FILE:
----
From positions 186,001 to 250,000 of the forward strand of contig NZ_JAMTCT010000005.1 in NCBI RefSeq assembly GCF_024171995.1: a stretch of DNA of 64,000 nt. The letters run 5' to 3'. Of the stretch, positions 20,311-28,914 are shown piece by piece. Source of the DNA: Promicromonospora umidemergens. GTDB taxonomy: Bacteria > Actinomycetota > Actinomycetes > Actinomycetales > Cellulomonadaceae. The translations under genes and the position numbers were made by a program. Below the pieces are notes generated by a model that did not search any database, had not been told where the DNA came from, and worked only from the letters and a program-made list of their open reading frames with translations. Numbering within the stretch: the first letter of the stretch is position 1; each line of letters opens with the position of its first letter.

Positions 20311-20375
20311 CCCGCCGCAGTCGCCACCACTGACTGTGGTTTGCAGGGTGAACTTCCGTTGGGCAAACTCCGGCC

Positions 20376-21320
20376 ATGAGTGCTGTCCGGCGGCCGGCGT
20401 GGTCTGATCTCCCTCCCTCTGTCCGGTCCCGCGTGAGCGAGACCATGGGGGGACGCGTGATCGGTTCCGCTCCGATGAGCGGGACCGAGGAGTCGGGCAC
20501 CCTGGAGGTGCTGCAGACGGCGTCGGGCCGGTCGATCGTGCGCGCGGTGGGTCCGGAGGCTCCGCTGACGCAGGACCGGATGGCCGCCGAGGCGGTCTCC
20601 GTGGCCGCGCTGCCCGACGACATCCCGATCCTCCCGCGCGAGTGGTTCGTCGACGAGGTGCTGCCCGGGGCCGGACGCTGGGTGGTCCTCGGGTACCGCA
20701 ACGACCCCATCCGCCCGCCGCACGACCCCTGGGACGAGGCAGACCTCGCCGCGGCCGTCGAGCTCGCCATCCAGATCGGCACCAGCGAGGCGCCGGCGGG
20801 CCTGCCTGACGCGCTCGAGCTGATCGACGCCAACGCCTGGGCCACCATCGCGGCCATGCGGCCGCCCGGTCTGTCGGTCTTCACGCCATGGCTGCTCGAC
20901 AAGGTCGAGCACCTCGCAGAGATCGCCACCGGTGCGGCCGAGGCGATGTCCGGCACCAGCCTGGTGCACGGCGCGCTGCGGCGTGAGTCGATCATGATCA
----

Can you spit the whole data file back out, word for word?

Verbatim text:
From positions 186,001 to 250,000 of the forward strand of contig NZ_JAMTCT010000005.1 in NCBI RefSeq assembly GCF_024171995.1: a stretch of DNA of 64,000 nt. The letters run 5' to 3'. Of the stretch, positions 20,311-28,914 are shown piece by piece. Source of the DNA: Promicromonospora umidemergens. GTDB taxonomy: Bacteria > Actinomycetota > Actinomycetes > Actinomycetales > Cellulomonadaceae. The translations under genes and the position numbers were made by a program. Below the pieces are notes generated by a model that did not search any database, had not been told where the DNA came from, and worked only from the letters and a program-made list of their open reading frames with translations. Numbering within the stretch: the first letter of the stretch is position 1; each line of letters opens with the position of its first letter.

Positions 20311-20375
20311 CCCGCCGCAGTCGCCACCACTGACTGTGGTTTGCAGGGTGAACTTCCGTTGGGCAAACTCCGGCC

Positions 20376-21320
20376 ATGAGTGCTGTCCGGCGGCCGGCGT
20401 GGTCTGATCTCCCTCCCTCTGTCCGGTCCCGCGTGAGCGAGACCATGGGGGGACGCGTGATCGGTTCCGCTCCGATGAGCGGGACCGAGGAGTCGGGCAC
20501 CCTGGAGGTGCTGCAGACGGCGTCGGGCCGGTCGATCGTGCGCGCGGTGGGTCCGGAGGCTCCGCTGACGCAGGACCGGATGGCCGCCGAGGCGGTCTCC
20601 GTGGCCGCGCTGCCCGACGACATCCCGATCCTCCCGCGCGAGTGGTTCGTCGACGAGGTGCTGCCCGGGGCCGGACGCTGGGTGGTCCTCGGGTACCGCA
20701 ACGACCCCATCCGCCCGCCGCACGACCCCTGGGACGAGGCAGACCTCGCCGCGGCCGTCGAGCTCGCCATCCAGATCGGCACCAGCGAGGCGCCGGCGGG
20801 CCTGCCTGACGCGCTCGAGCTGATCGACGCCAACGCCTGGGCCACCATCGCGGCCATGCGGCCGCCCGGTCTGTCGGTCTTCACGCCATGGCTGCTCGAC
20901 AAGGTCGAGCACCTCGCAGAGATCGCCACCGGTGCGGCCGAGGCGATGTCCGGCACCAGCCTGGTGCACGGCGCGCTGCGGCGTGAGTCGATCATGATCA